IMDb > Born Free (1966) > Parents Guide
Born Free
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Parents Guide for
Born Free (1966) More at IMDbPro »

The content of this page was created directly by users and has not been screened or verified by IMDb staff.
Since the beliefs that parents want to instill in their children can vary greatly, we ask that, instead of adding your personal opinions about what is right or wrong in a film, you use this feature to help parents make informed viewing decisions by describing the facts of relevant scenes in the title for each one of the different categories: Sex and Nudity, Violence and Gore, Profanity, Alcohol/Drugs/Smoking, and Frightening/Intense Scenes.
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A man is seen wearing pajama pants without a shirt in some scenes.

A lioness is mentioned to be "in season" (the animal equivalent to ovulating).

A man-eating lion kills a woman washing her clothes in a river. The camera cuts to a shot of the river before she is attacked, and the water turns red.

Lions are shot throughout the movie, and although no blood is shown, we do briefly see their bodies/skins.

Lions are seen hunting and eating other animals. Little blood is shown.

A young lioness is attacked by another animal offscreen, and is covered in scratches. While tending her wounds, a man's hands get blood on them.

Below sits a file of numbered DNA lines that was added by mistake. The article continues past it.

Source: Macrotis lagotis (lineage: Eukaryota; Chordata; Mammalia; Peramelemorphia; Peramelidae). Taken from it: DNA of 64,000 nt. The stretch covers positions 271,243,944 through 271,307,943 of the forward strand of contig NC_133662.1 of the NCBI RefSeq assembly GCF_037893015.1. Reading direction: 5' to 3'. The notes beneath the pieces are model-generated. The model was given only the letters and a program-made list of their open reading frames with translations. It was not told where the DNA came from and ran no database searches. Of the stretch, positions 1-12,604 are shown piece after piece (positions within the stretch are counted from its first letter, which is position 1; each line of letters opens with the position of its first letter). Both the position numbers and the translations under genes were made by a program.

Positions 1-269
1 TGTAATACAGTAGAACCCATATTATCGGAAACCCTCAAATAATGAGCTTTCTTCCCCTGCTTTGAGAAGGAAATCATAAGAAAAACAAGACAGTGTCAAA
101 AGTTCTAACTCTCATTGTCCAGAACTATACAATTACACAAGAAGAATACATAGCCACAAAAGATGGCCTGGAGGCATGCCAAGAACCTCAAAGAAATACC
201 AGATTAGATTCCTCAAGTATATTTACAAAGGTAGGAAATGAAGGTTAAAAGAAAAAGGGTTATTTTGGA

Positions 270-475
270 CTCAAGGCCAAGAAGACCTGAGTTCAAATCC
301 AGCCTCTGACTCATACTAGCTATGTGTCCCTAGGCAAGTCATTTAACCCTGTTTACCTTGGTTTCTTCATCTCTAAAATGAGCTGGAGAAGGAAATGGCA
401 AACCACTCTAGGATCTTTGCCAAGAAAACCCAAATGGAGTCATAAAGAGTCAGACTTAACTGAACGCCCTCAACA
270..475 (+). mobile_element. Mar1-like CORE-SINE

Two lions fight savagely near the end of the film, but neither is injured.

Very mild and infrequent (i.e. damn, hell)

The lioness's caretakers and other people are occasionally seen casually drinking or smoking.

A man takes too much malaria medication and has some sort of fit, but he gets better.

A man-eating lion kills a woman.

The man hired to get rid of the man-eating lion shoots it, and is forced to shoot its mate in self-defense. We then learn that the lioness was trying to protect her cubs.

The lead couple's pet rock hyrax (a small, furry animal) dies of natural causes.

The elephant stampede is somewhat intense.

The lead couple bond with Elsa the lioness as if she were their child, so the idea of having to either send her to a zoo or set her free is sad.

A man recovering from malaria has some kind of fit after taking too much medication, and his wife worries he might die.

The animal violence, though less graphic than the average nature documentary aired on TV today, may upset sensitive children, though this user believes that this film would be a good way to introduce children to the realities of nature without traumatizing them.

Suggested Rating: suitable for ages 8+


MPAA:
Rated PG for some wild animal action and brief language

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